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Loan to Value Ratio: What Is a Good LTV and How to Calculate It

When applying for a mortgage or refinancing, you are likely to come across some terms that may sound foreign but weigh heavily on a lender’s credit decision. Among those terms, you are likely to encounter the loan to value (LTV) ratio. 

This article will discuss how the loan to value ratio plays into the homebuying process. We will answer questions like, ‘what is a loan to value ratio?’ and ‘how do I calculate loan to value ratio?’ You will come away knowing what a low loan to value ratio indicates and should be able to answer, ‘what is a good loan to value ratio?’ as you embark on your homebuying journey. 

What Is a Loan To Value Ratio?

A loan to value ratio is a metric that compares the size of a homebuyer’s mortgage to the value of the property after the appraisal. 

The homebuyer’s down payment size and the LTV ratio have an inverse relationship. Therefore, the higher the down payment, the lower the LTV ratio. 

How Do I Calculate Loan To Value Ratio?

You may want to calculate the loan to value ratio so that no surprises are waiting for you in the homebuying process. There are various LTV calculators available

If you want to calculate LTV yourself, divide the size of the loan by the appraised value of the property being mortgaged. The result is your LTV ratio. 

How Do Lenders Use LTV Ratio?

You may be asking yourself, ‘how is the loan to value ratio typically used?’ One of the ways lenders use the LTV ratio is to assess the risk of issuing a loan to a prospective borrower. The LTV is used in conjunction with a credit score, income, and other factors. 

In addition, the LTV ratio is a critical metric used by lenders to determine whether the homebuyer will need to purchase private mortgage insurance, also known as PMI. If a potential homebuyer’s LTV is above a given threshold, they will need to invest in PMI to offset the risk inherited by the lender. The costs of PMI are then added to the monthly mortgage payments.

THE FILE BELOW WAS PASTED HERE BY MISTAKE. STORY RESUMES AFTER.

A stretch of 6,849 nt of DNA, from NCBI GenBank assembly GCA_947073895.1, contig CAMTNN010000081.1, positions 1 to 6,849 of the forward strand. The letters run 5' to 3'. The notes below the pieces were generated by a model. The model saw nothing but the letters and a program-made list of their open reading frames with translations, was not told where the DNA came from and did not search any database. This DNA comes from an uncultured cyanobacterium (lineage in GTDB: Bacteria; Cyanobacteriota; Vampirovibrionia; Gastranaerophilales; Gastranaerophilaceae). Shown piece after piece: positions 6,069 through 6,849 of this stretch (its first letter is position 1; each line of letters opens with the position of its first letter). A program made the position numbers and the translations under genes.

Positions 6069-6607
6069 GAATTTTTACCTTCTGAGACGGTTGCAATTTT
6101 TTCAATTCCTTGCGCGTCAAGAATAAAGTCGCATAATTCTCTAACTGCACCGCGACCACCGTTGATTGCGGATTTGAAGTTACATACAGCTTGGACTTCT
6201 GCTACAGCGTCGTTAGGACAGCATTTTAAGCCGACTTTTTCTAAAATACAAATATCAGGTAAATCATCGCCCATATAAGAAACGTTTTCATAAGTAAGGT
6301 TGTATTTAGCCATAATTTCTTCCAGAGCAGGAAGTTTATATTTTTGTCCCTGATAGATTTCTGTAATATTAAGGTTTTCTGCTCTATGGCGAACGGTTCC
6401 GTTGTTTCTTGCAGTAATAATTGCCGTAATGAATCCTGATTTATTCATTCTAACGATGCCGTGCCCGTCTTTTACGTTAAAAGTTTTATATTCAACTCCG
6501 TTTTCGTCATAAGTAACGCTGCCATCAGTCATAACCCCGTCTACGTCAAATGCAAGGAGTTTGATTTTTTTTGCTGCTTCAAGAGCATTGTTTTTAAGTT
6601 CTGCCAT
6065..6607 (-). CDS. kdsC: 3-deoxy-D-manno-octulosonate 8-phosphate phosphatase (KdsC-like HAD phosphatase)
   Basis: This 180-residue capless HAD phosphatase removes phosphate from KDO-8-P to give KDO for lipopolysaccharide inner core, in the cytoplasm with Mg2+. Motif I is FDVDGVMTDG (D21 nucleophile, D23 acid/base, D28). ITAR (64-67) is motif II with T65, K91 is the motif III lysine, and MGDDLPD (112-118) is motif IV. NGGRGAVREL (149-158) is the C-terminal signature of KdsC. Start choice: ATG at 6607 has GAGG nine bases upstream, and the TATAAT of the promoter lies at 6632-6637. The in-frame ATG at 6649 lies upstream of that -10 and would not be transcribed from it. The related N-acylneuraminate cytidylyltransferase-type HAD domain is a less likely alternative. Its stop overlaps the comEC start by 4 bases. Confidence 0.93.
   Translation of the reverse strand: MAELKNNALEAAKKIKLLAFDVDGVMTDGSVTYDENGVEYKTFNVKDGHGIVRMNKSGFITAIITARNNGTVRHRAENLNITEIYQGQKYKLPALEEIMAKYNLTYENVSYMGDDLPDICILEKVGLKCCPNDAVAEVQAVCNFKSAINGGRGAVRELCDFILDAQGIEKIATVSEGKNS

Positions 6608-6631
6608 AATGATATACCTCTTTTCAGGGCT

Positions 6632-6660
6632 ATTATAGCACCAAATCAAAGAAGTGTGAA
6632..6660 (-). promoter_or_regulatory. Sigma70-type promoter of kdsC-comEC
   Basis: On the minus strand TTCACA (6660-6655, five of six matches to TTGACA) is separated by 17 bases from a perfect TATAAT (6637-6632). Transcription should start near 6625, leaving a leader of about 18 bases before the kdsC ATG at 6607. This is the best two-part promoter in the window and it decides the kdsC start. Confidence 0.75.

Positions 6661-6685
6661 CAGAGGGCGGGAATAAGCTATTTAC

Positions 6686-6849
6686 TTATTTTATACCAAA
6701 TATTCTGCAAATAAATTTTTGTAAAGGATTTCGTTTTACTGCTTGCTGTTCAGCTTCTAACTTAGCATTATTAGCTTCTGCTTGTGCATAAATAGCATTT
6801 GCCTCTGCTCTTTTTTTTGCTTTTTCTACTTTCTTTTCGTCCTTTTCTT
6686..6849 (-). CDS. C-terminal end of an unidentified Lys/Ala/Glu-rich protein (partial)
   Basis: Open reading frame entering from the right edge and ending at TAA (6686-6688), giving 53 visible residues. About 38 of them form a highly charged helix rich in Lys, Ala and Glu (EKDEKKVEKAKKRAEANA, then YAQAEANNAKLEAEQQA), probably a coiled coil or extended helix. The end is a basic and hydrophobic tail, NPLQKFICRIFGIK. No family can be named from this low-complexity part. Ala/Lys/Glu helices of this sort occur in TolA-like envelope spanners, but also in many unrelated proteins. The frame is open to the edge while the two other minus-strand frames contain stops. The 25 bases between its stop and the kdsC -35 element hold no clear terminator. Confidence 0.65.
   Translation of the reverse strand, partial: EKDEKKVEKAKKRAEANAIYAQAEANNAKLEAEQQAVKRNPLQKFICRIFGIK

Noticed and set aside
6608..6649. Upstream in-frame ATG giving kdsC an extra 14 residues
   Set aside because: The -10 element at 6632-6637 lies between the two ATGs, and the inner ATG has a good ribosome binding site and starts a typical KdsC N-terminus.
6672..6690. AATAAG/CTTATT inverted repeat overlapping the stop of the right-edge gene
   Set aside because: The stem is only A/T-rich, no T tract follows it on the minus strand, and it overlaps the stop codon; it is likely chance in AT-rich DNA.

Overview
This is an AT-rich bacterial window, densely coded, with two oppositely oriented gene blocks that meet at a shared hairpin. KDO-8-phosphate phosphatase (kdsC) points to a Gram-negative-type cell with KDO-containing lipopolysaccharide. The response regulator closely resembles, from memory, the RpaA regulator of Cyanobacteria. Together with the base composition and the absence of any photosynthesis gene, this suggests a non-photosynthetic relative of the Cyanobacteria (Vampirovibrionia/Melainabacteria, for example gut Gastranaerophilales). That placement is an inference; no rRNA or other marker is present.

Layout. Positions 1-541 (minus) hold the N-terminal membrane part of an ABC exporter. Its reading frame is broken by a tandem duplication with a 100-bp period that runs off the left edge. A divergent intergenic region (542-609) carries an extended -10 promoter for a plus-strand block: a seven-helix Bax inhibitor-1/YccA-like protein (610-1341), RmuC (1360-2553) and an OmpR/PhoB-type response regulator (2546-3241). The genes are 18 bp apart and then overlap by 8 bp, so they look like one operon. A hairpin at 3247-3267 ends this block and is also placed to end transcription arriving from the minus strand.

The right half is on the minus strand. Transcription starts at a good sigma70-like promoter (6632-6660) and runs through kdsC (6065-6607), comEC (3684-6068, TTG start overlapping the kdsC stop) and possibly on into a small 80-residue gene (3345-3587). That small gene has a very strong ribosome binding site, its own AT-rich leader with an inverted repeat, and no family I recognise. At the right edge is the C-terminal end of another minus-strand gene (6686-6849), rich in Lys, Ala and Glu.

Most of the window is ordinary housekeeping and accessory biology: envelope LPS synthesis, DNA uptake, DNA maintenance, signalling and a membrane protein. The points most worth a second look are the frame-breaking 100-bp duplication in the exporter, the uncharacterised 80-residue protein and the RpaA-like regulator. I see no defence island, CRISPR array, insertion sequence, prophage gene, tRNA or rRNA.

The PMI is in place to ensure enough equity in the home for the lender to be protected in the case of a default and foreclosure of the house. In this case, the lender can recoup their costs, including interest payments, taxes, and other insurance, as they begin the process of reselling the property. 

What Is Considered a Good Loan To Value Ratio?

Before you begin the mortgage application process, you want to know what is considered a good loan to value ratio. The answer is straightforward: lenders are generally looking for an LTV ratio of 80% or lower, though their maximum LTV standards could vary. 

For mortgage loans in which lower down payments of 3-3.5% are allowed, such as an FHA loan, the borrower might be expected to continue to pay the PMI for the life of the mortgage. Otherwise, the PMI could be canceled once the borrower’s equity in the home increases and the LTV falls below 80%. 

Previously, homeowners had difficulty canceling their PMI once their LTV fell below the 80% threshold. The Homeowners Protection Act, which became law in 1998 and was amended in 2000, addresses this issue. Now there are procedures in place to cancel the PMI once the qualifying LTV standard is met based on the original appraisal value of the property.